Localized Effects of Piezopolymer Devices on the Dynamics of Inflatable Space-Based Structures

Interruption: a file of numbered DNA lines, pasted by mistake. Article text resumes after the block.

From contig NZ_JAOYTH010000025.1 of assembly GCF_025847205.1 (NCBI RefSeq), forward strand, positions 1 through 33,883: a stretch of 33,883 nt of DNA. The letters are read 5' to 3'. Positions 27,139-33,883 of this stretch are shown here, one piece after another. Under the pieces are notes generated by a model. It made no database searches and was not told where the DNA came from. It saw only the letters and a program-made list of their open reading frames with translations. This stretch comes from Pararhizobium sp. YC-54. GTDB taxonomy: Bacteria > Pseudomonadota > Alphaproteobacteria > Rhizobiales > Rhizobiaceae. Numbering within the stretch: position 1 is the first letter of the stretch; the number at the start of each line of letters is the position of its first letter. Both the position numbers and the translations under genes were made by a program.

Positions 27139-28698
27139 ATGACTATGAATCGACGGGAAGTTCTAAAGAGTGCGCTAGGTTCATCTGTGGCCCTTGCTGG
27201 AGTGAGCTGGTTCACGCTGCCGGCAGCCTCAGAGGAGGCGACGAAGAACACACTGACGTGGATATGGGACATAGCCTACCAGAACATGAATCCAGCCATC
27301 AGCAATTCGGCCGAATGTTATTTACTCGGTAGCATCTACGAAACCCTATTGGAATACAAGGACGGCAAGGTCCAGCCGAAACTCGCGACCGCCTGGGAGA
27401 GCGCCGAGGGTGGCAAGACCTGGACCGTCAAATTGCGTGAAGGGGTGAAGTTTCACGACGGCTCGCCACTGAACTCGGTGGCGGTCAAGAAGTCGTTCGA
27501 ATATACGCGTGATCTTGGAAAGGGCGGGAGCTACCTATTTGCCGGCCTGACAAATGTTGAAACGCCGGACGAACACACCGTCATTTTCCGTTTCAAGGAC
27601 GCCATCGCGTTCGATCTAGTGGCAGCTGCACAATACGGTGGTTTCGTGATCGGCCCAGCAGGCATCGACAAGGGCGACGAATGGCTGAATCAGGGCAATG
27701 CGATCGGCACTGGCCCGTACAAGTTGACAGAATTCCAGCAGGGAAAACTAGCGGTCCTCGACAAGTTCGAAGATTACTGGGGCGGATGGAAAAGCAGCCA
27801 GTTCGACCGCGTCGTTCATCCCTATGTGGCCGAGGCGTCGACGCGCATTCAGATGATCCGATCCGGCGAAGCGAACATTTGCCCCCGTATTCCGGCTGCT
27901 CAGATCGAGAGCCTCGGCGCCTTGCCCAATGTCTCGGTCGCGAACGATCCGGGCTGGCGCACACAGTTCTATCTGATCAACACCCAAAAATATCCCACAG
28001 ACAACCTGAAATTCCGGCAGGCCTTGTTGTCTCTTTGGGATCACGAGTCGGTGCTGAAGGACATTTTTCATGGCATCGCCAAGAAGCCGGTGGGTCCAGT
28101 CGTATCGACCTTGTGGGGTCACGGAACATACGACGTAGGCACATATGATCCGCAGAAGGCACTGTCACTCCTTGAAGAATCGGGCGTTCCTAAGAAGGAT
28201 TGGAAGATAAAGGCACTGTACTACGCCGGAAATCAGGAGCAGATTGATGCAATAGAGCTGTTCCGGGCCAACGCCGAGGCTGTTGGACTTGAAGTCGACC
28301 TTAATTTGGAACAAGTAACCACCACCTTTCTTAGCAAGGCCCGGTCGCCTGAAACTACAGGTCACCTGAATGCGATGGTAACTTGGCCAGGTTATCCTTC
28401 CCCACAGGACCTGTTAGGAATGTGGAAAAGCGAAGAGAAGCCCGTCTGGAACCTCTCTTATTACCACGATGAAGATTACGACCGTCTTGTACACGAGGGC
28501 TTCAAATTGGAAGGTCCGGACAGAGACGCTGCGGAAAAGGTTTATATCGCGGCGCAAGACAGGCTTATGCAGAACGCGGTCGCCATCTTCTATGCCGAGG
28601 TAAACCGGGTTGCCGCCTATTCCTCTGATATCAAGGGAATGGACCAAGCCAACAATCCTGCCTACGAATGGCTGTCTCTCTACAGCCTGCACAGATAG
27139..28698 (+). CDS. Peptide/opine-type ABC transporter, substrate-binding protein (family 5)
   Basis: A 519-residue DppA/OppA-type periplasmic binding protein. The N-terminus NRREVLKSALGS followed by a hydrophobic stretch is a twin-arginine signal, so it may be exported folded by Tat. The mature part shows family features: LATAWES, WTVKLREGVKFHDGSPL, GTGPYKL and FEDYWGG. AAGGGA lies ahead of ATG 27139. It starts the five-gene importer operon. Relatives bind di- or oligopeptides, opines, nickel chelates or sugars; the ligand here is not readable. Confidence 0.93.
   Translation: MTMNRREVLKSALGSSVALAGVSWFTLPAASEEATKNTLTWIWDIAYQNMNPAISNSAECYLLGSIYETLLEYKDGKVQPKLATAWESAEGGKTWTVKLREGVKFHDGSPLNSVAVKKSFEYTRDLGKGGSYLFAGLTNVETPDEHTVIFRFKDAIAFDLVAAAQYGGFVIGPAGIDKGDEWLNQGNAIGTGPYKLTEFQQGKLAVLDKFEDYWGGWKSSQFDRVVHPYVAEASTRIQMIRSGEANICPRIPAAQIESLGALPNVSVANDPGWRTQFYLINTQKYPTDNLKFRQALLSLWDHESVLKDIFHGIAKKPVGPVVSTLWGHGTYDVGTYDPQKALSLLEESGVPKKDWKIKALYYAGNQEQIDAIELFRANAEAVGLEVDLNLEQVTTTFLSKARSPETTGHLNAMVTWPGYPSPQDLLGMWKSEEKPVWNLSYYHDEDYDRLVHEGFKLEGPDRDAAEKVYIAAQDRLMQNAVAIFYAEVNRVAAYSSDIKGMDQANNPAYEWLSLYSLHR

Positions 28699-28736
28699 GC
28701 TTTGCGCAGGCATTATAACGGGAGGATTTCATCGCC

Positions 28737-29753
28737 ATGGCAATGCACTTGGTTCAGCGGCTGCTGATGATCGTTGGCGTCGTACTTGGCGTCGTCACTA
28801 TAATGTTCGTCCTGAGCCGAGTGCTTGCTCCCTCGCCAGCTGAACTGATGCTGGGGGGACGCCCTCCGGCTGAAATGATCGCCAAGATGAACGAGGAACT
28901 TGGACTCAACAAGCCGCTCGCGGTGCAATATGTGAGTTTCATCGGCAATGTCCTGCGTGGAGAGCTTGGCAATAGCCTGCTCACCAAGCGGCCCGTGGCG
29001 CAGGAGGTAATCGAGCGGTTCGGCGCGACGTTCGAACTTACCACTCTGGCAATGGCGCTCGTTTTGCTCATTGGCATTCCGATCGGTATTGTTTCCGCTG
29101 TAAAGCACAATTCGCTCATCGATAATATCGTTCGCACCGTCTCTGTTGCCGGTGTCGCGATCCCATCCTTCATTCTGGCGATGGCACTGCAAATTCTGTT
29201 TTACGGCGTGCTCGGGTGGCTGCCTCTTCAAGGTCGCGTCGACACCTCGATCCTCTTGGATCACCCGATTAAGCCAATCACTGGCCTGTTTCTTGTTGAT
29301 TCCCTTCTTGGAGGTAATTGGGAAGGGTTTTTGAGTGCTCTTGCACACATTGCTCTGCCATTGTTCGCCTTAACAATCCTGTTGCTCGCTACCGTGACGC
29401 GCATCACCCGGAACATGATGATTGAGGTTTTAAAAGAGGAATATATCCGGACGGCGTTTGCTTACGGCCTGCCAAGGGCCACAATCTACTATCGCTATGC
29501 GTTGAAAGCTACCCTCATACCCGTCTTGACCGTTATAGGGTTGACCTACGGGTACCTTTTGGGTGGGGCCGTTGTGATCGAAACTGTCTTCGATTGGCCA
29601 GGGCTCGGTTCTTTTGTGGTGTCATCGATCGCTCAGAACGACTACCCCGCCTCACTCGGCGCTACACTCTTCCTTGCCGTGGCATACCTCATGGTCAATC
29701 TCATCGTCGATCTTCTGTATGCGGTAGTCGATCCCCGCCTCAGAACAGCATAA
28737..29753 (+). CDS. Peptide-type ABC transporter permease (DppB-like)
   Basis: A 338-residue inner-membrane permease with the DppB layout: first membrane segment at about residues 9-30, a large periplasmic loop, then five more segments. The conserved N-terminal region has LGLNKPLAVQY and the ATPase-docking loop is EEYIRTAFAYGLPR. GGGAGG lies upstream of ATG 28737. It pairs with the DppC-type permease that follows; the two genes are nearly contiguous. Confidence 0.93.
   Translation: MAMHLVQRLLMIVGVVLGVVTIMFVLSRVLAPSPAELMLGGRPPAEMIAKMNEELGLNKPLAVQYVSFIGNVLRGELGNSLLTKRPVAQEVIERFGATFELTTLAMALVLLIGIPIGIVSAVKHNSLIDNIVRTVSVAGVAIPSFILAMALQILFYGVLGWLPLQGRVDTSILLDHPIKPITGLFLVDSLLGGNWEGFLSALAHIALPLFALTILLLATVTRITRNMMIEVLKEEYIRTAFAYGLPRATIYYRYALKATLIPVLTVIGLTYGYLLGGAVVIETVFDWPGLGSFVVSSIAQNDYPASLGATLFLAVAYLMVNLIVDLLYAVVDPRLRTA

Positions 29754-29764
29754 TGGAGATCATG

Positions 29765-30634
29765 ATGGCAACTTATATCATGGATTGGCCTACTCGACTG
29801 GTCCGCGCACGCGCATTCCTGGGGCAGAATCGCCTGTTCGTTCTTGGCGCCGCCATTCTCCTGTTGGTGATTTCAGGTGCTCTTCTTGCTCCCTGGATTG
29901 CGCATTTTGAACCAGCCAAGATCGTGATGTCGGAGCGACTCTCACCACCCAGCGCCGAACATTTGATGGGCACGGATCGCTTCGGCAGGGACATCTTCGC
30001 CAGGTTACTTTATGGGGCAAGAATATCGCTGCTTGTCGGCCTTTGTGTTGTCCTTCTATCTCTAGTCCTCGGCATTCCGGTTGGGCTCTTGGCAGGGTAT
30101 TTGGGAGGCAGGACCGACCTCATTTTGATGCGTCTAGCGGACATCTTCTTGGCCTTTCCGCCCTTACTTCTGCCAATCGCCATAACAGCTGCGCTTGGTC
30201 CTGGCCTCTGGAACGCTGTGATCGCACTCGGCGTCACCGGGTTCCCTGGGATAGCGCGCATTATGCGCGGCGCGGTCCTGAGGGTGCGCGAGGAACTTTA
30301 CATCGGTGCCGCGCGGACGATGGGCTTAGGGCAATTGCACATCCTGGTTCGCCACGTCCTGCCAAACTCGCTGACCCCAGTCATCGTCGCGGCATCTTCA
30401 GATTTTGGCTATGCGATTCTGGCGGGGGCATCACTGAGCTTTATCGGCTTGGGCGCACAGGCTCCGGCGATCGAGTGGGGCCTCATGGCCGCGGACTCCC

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Thin-walled pressure vessel theory was employed to assess the state of stress at any location on an inflated torus. A flat, rectangular coupon was selected at a general point on the structure and modeled as a membrane. The equation of motion for this membrane with clamped edges was derived and a closed-form solution for the natural frequencies and mode shapes was presented. The Rayleigh-Ritz and finite element methods were then seen to numerically approximate the natural frequencies and mode shapes for the bare membrane with a high degree of accuracy. A passive PVDF patch was then attached to the base membrane and the equation of motion derived using an energy approach. Since a closed-form solution was not readily available, the Rayleigh-Ritz and finite element methods were again employed to obtain approximate results that agreed remarkably well. Trends in natural frequencies for various patch areas and thicknesses were explored. It was shown, that membrane theory represented the added mass of the patch but was unable to account for the added stiffness of the PVDF attachment. Traditional membrane theory was also unable to model an active PVDF patch as a sensor for out of plane vibrations, but the ability of the patch to alter the tension in the base layer was predicted.
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